unaligned AVX store gets split into two instructions

I’m seeing a difference in how LLVM 3.3 and 3.2 emit unaligned vector loads on AVX.
3.3 is splitting up an unaligned vector load but in 3.2, it was emitted as a single instruction (details below).
In a matrix-matrix inner-kernel, I see a ~25% decrease in performance, which seems to be due to this.

Any ideas why this changed? Thanks!

Zach

LLVM Code:

define <4 x double> @vstore(<4 x double>) {
entry:
%1 = load <4 x double>
%0, align 8
ret <4 x double> %1
}

I'm seeing a difference in how LLVM 3.3 and 3.2 emit unaligned vector loads
on AVX.
3.3 is splitting up an unaligned vector load but in 3.2, it was emitted as
a single instruction (details below).
In a matrix-matrix inner-kernel, I see a ~25% decrease in performance,
which seems to be due to this.

Any ideas why this changed? Thanks!

Hi Zack,

I ran into a similar problem with the R600 backend, and I was able to fix it
by implementing the TargetLowering::allowsUnalignedMemoryAccesses().
Take a look at r184822.

-Tom

This was intentional; apparently doing it with two instructions is
supposed to be faster. See r172868/r172894.

Adding Nadav in case he has anything more to say.

-Eli

Hi,

Yes. On Sandybridge 256-bit loads/stores are double pumped. This means that they go in one after the other in two cycles. On Haswell the memory ports are wide enough to allow a 256bit memory operation in one cycle. So, on Sandybridge we split unaligned memory operations into two 128bit parts to allow them to execute in two separate ports. This is also what GCC and ICC do.

It is very possible that the decision to split the wide vectors causes a regression. If the memory ports are busy it is better to double-pump them and save the cost of the insert/extract subvector. Unfortunately, during ISel we don’t have a good way to estimate port pressure. In any case, it is a good idea to revise the heuristics that I put in and to see if it matches the Sandybridge optimization guide. If I remember correctly the optimization guide does not have too much information on this, but Elena looked over it and said that it made sense.

BTW, you can validate that this is the problem using the IACA tool. It performs static analysis on your binary and tells you where the critical path is. http://software.intel.com/en-us/articles/intel-architecture-code-analyzer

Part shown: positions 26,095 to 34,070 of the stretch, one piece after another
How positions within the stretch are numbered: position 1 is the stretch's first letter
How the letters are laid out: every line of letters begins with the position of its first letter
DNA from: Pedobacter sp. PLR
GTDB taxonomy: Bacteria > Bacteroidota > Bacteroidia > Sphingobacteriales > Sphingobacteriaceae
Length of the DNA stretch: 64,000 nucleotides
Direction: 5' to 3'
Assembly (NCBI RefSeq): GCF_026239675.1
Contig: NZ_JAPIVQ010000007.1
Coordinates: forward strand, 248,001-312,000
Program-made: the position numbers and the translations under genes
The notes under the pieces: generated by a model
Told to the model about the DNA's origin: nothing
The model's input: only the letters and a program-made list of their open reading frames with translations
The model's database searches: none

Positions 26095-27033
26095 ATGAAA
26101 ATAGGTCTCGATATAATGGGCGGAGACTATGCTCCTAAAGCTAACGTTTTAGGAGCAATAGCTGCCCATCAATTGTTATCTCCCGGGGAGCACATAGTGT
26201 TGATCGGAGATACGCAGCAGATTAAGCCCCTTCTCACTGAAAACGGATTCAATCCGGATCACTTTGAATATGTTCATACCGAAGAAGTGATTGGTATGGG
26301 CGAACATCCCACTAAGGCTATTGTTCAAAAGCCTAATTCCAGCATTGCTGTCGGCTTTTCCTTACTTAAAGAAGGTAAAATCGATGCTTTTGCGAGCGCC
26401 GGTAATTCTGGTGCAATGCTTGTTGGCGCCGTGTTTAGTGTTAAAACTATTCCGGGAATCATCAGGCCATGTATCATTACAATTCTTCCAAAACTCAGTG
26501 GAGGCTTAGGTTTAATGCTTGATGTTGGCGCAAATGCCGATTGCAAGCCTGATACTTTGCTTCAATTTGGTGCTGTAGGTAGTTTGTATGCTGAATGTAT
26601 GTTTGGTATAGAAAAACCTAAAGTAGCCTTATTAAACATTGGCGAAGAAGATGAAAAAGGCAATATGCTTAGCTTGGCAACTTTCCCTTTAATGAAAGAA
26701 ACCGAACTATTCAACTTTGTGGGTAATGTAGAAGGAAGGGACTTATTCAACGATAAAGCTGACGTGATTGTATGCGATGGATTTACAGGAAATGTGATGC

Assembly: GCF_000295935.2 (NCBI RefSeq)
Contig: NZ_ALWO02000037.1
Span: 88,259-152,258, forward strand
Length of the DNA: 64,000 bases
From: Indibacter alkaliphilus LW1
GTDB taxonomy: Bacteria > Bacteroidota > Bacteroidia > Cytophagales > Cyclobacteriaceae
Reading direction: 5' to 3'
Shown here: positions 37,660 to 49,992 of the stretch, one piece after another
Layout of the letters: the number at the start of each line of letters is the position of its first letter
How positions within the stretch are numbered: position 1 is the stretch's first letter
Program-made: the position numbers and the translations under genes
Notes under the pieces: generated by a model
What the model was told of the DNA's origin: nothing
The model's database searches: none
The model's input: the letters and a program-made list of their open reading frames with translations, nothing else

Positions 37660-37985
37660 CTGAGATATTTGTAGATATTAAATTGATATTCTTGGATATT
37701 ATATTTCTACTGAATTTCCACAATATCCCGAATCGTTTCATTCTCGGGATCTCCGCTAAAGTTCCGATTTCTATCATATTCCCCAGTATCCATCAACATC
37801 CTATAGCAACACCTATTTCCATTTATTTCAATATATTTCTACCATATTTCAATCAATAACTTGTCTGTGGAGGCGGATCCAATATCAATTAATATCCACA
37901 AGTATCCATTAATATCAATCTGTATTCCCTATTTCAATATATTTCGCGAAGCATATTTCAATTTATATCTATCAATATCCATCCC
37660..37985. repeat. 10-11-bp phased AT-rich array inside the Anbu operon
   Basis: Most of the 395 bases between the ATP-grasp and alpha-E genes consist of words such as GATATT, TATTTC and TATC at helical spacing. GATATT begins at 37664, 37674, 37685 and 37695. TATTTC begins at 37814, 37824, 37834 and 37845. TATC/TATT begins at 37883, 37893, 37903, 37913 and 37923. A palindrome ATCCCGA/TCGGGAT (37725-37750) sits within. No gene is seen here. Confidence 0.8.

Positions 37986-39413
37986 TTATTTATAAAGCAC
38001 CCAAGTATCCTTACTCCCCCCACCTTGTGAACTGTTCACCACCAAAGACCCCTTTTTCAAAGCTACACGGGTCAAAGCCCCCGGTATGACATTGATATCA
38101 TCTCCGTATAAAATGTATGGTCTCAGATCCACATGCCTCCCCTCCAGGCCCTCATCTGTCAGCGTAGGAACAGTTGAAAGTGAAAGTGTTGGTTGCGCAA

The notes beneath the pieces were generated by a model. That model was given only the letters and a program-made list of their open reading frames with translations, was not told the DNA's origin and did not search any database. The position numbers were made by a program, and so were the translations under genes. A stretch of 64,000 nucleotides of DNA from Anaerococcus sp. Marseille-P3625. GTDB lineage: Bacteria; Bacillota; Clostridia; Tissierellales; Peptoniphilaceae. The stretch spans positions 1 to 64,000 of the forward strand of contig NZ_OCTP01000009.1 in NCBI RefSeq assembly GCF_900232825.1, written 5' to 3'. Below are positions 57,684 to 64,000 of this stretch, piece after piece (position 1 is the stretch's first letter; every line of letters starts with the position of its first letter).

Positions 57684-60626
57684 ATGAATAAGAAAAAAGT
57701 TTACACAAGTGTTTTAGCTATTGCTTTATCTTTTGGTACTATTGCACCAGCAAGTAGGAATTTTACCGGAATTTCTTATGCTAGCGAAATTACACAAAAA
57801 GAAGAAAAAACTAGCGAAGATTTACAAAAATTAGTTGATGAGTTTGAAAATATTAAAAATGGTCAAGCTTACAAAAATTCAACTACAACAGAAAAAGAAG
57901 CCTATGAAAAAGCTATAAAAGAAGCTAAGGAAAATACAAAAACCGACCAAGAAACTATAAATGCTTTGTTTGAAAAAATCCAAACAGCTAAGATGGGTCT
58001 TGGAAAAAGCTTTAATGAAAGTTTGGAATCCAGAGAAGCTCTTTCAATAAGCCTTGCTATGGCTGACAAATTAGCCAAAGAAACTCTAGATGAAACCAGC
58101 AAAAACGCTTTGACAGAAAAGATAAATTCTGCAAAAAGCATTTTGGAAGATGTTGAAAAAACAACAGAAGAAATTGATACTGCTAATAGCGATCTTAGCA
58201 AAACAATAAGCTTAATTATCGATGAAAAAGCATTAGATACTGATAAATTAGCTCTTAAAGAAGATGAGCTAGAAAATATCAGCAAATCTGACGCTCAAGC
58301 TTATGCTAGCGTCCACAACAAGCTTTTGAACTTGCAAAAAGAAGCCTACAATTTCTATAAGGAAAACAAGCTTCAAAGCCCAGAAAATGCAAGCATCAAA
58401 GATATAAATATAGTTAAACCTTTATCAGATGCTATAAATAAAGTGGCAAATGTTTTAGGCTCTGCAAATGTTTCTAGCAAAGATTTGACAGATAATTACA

Thanks,
Nadav

   I'm seeing a difference in how LLVM 3.3 and 3.2 emit unaligned vector
   loads on AVX.
   3.3 is splitting up an unaligned vector load but in 3.2, it was emitted as
   a single instruction (details below).
   In a matrix-matrix inner-kernel, I see a ~25% decrease in performance,
   which seems to be due to this.
   Any ideas why this changed? Thanks!

What is code and architecture? In most loops spliting makes code faster
when ran on ivy bridge, You could dig intel optimization manual for that
recomendation. Perhaps this code is special case.

Thanks for all the the info! I’m still in the process of narrowing down the performance difference in my code. I’m no longer convinced its related to only the unaligned loads/stores alone since extracting this part of the kernel makes the performance difference disappear. I will try to narrow down what is going on and if it seems related LLVM, I will post an example. Thanks again,

Zach

Send me a pointer to the code, I’ll check performance for our workloads.

I’ve narrowed this down to a single kernel (kernel.ll), which does a fixed-size matrix-matrix multiply:

~/llvm-32-final/bin/llc kernel.ll -o kernel32.s

~/llvm-33-final/bin/llc kernel.ll -o kernel33.s

~/llvm-32-final/bin/clang++ harness.cpp kernel32.s -o harness32

~/llvm-32-final/bin/clang++ harness.cpp kernel33.s -o harness33

time ./harness32

real 0m0.584s
user 0m0.581s
sys 0m0.001s

time ./harness33

real 0m0.730s
user 0m0.725s
sys 0m0.001s

If you look at kernel33.s, it has a register spill/reload in the inner loop. This doesn’t appear in the llvm 3.2 version and disappears from the 3.3 version if you remove the "align 8"s from kernel.ll which are making it unaligned. Do the two-instruction unaligned loads increase register pressure? Or is something else going on?

Zach

harness.cpp (346 Bytes)

kernel.ll (6.63 KB)

Nadav,

We see multiple regressions after r172868 in ISPC compiler (based on LLVM optimizer). The regressions are due to spill/reloads, which are due to increase register pressure. This matches Zach’s analysis. We’ve filed bug 17285 for this problem.

Is there any possibility to avoid splitting in case of multiple loads going together?

Dmitry.

Update: the problem seems to be fixed by r190916.